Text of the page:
La Noue's unstretched, free-hanging, tapestrylike paintings are processed from a mold, and are then gouged, torn, incised into, and built up both before and during the actual painting. The result is a dense, rich, encrusted surface upon and into which his passionate and often molten colors float, settle, or intrude. And which is so sensuously appealing, that it calls for touching and handling as well as being looked at.
A little too much has been made of La Noue's recent utilization of the hues, patterns, textures, and mystical resonances of the art of ancient India, most particularly its temple hangings, thankas, and illustrated miniatures. While this quite conscious borrowing cannot be denied it should not be made an issue, for the heart and the ''message'' of his art is couched in strictly ''modern'' terms, and addresses itself most specifically to the textures and realities of the late 20th century.
It is at heart a Romantic vision that La Noue presents to us, a warmly sensuous and richly provocative alternative to the flat, crass, often unfeeling cultural landscape we see around us. His most recent exhibition was a passionate and evocative, even a somewhat exotic, affair whose burning colors, glittering, opulent surfaces, and hints and echoes of faraway places, left me feeling charged, engaged, and willing to do battle against everything, including demons and dragons.
But that is only one side of the coin. La Noue's ''hot'' romanticism exists in direct response and counterpoint to a profound awareness of the dark underside of human existence: of pain, despair, and fear. His high wire act represents the desperate need of the human for color, passion, dreams, yearnings , and ideals to balance the dread of nothingness. His art is a profoundly serious matter, as profoundly serious as the antics of a colorfully made-up clown performing with gay abandon on his high wire far above the crowds. We may laugh and thoroughly enjoy ourselves, but we know all the while that one tiny slip -- and it will all be over.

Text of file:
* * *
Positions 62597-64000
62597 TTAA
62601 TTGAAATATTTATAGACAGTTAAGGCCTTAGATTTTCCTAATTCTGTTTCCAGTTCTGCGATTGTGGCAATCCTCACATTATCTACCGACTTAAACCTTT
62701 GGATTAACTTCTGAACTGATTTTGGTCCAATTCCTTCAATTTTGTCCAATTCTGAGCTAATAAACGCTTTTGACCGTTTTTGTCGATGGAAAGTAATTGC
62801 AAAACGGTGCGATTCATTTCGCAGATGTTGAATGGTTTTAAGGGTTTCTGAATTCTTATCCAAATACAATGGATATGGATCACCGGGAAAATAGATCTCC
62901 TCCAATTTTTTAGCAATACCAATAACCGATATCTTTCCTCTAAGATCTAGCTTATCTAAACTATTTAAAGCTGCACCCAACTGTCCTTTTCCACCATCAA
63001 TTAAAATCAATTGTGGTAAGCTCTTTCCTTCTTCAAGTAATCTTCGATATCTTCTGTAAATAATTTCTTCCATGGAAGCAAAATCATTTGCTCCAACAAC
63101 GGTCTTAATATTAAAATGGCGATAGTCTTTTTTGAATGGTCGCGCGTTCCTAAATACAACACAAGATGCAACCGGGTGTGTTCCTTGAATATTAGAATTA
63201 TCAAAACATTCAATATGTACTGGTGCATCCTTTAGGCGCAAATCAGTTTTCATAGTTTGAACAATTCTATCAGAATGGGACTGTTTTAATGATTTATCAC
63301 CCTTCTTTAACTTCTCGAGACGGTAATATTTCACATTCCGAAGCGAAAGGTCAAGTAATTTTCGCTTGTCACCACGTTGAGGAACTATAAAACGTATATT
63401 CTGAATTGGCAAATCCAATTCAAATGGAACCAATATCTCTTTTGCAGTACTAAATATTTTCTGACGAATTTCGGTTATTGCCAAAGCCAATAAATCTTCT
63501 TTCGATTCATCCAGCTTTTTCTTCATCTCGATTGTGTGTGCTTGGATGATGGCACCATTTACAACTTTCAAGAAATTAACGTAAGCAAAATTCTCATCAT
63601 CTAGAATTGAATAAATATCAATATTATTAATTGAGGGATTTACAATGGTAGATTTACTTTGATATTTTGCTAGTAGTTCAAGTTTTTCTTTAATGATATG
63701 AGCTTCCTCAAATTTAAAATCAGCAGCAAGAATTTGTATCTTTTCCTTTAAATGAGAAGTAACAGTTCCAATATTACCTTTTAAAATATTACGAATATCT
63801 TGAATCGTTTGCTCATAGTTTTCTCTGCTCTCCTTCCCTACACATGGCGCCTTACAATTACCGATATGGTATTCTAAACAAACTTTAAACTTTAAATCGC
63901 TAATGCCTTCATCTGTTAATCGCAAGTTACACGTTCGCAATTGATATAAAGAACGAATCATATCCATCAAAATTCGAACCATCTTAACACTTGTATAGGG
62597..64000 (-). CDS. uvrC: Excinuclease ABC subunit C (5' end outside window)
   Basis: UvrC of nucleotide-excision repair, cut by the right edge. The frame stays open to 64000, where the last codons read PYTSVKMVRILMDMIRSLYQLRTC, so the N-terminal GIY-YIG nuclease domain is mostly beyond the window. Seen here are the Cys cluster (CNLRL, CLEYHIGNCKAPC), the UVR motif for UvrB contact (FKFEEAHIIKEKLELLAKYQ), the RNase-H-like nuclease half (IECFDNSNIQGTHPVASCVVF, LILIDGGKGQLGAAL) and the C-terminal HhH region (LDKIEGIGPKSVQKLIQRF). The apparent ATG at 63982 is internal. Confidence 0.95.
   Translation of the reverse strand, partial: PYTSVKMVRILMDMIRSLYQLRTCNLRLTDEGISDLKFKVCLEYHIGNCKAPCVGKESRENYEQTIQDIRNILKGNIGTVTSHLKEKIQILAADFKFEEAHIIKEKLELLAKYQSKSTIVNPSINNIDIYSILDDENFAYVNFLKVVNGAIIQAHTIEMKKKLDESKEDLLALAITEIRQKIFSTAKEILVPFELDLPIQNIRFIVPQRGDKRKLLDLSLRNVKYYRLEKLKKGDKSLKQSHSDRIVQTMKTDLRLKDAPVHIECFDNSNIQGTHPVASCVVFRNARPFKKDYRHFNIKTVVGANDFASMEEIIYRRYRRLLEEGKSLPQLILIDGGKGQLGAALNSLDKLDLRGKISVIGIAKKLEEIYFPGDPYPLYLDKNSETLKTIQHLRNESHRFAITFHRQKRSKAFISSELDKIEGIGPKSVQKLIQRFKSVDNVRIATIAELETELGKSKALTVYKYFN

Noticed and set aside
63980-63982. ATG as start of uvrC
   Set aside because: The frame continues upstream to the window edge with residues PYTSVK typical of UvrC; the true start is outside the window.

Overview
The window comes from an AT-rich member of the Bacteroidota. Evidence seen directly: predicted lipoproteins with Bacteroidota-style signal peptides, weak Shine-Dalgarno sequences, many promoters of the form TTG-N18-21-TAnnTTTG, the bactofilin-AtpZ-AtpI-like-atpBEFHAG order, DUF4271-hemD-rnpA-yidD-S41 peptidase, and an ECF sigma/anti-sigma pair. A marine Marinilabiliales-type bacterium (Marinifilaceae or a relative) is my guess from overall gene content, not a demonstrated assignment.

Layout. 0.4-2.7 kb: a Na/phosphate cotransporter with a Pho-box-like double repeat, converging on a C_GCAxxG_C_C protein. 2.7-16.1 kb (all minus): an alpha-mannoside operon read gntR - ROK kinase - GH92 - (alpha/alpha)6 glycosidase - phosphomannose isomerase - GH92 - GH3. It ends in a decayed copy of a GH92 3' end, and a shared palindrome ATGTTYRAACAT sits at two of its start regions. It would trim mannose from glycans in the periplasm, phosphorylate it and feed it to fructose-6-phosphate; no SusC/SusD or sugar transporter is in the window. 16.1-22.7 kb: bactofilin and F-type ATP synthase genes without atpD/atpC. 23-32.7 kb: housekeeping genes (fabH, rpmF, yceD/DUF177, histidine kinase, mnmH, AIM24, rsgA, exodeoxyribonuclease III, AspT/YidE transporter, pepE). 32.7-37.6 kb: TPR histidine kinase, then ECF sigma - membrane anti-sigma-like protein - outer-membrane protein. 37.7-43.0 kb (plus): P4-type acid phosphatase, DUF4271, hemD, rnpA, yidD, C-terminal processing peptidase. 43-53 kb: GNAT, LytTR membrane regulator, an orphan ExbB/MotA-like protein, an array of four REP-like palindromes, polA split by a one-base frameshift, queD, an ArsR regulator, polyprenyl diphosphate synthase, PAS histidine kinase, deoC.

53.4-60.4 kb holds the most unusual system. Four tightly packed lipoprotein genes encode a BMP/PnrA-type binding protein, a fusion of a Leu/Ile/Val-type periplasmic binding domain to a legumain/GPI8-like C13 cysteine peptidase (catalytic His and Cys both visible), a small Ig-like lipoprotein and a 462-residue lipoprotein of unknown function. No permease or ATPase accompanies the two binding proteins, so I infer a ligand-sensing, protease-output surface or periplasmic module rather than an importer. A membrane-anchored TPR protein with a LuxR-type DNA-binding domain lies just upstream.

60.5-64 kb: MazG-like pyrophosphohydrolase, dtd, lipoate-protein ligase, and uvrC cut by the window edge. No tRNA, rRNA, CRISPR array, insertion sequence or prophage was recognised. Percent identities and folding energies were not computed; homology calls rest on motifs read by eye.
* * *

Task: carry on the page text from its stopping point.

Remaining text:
A major part of the magic of La Noue's art lies in the fact that all this is never directly specified in his paintings -- any more than such feelings and moods would be translated into music. They are only alluded to and are subtly projected through colors, textures, forms, relationships, resonances -- much as music projects the ''content'' and the qualities of what it wants to convey.
I only wish that his paintings could reproduce well in black-and-white, but they don't. Their extraordinarily dense surfaces and their wonderfuly rich color really only come across in the original. It is there that the viewer can totally absorb himself in La Noue's profoundly subtle recapitulations and projections of the tone and texture of life and, most particularly, in the resonances of his vision of human reality -- and experience an art that is both rich and true.